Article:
An Earth Centered Practice with Allergies

March is the one month when my mother gives up on our entire family. She threatens, yearly, to leave the county and us behind until the terror of Maple tree pollen is gone. All my siblings, my father, and I have strong allergic reactions to tree pollen. Of course, our allergies aren’t limited to a species or season. Our bodies just like to overreact to all sorts of things. I, myself, am allergic to most grasses (from the grass in your lawn to the corn in the field), hops, amoxicillin, and pertussis. The last is a vaccine that nearly killed me as an infant. Yay, allergies! March is still one of the worst months for my allergies, but I’ve managed to find a few ways to live with allergies. March and the Spring are no longer the markers of misery!

I’ve found that my Druidry practice has impacted the way I interact with health in many ways, but my allergies in particular. Druidry is rooted firmly in connection and in nature. Working outdoors is common practice in all seasons. I find great value in getting outside for rituals, meditations, and just good ‘ol walks on a regular basis in order to enrich my practice. Allergies were a limiting factor on how much I could physically get out into nature for a while. Growing up on a farm meant I’d still go outside, but I’d be cranky and miserable at times. I wanted to share with others hoping to have a practice outside but struggling with allergies the methods and tools I use to make this easier.

  1. Observe – Not all of us can afford the massive allergy skin tests. Allergies can also change as we age or move to new areas. Start documenting in a journal, on a calendar app, or whatever, when you have allergy symptoms and what they are. Then look outside to see what plants are blooming or pollutants are around. There are weather websites like Wunderground.com that give forecasts on pollen and seasonal gardening apps that can help you discover what you are reacting to. Knowing what is going on in your body and the environment can help you prevent the symptoms from getting out of hand.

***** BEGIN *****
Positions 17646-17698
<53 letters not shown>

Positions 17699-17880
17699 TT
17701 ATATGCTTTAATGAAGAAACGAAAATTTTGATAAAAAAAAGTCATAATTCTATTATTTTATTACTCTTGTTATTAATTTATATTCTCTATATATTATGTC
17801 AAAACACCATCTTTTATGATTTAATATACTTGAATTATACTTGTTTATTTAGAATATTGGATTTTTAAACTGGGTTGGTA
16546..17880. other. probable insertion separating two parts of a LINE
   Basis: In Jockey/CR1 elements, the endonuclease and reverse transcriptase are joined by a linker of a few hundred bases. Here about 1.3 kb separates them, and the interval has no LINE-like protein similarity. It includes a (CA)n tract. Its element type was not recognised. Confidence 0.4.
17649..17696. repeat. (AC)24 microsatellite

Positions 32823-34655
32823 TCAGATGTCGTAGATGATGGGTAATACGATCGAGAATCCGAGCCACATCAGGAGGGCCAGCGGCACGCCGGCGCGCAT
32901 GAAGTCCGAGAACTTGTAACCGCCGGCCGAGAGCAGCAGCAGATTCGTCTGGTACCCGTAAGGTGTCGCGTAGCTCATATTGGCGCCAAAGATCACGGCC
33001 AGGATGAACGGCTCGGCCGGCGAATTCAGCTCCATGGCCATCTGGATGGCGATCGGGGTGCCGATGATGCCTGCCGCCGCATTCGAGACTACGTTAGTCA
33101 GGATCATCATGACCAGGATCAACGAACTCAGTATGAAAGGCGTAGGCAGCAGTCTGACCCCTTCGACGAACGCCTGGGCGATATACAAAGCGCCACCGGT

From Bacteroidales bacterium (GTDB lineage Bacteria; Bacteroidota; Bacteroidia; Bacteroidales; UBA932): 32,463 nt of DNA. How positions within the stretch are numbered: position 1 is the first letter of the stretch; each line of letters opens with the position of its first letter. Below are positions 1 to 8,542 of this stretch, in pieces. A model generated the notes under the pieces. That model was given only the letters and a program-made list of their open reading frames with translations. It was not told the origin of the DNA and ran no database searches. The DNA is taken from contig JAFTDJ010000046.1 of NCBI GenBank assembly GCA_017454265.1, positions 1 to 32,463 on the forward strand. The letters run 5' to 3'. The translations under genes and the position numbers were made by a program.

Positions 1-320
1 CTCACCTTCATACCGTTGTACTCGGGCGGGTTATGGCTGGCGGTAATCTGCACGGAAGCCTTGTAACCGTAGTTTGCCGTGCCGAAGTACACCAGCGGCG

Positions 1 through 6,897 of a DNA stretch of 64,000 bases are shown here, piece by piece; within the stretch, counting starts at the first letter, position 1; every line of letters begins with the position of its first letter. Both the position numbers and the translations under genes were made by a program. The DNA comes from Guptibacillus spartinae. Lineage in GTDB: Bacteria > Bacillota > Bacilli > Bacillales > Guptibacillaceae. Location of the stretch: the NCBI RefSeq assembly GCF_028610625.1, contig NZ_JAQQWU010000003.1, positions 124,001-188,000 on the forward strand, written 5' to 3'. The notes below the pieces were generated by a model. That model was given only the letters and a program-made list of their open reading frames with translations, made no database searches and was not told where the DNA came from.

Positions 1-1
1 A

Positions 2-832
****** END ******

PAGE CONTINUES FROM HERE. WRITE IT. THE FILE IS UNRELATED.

2. Water – I know, I know, every single post that even touches on health talks about drinking enough water. I won’t go into details. You know by now that getting enough water during the day is important for your whole body. Nothing encourages inflammation and illness like dehydration.
  3. Neti Pot – This may seem like a useless and weird thing to use, but it’s changed my life. A neti pot is a small pot that you fill with filtered water and a small amount of salt before pouring it through your sinuses. I use mine once a week and then two or three times during the seasons where my allergies are very active. This is a natural way to reduce symptoms.
  4. Go outside anyway – Exposure can be a surprising boon to treating allergies. The mistake is made when you have been stuck inside buildings with filtered air and temperature control for months and then venture outdoors during the peak of whatever causes your allergies. Exposure is best handled when you take at least small adventures outside every day or every 2-3 days. And hey, what do you know a regular practice of going outside or communing with a certain place is great for your Pagan practice as well!
  5. Ebb & Flow – Like most practices related to connecting with nature, there is an ebb and flow to work with. Save your all day hikes, 30 mile bike rides, and grand rituals for the weeks when you know that your allergies won’t be as difficult to contend with. Enjoy the local park or sit on your balcony for 10 minutes on the days when you feel like your whole body is betraying you. It’s OK that sometimes your health won’t allow you to meet your grove under the locus trees when they are in full bloom. It’s OK to adapt your practice to work with what your body needs at that moment in response to what the environment is like at that moment. Allergies are surprisingly good at keeping you in the moment.
  6. Medicate – Sometimes, you need to just take medicine. I’m all for first trying a strong cup of nettle tea (which is pretty great for spring time allergies). There are a multitude of natural allergy treatments that you can talk to with your doctor or naturopath about. You might also just need to take a good antihistamine. Also keep in mind that serious allergies that require an epipen should not be ignored. I know that stuff is off-the-wall-crazy-expensive, but don’t leave home without the emergency medicine you might need especially if you are going to be heading out for an involved ritual in the woods or to a Druid camp.

Of course, I’m not a doctor. You should always, always listen to the wisdom of the health care providers you’ve chosen and the wisdom of your own body. I just want to encourage you to work with your body and not let it limit you from enjoying the practices you want to. My allergies have ranged from little sneezes and headaches to full blown hives and breathing difficulties. Your experience will be different.

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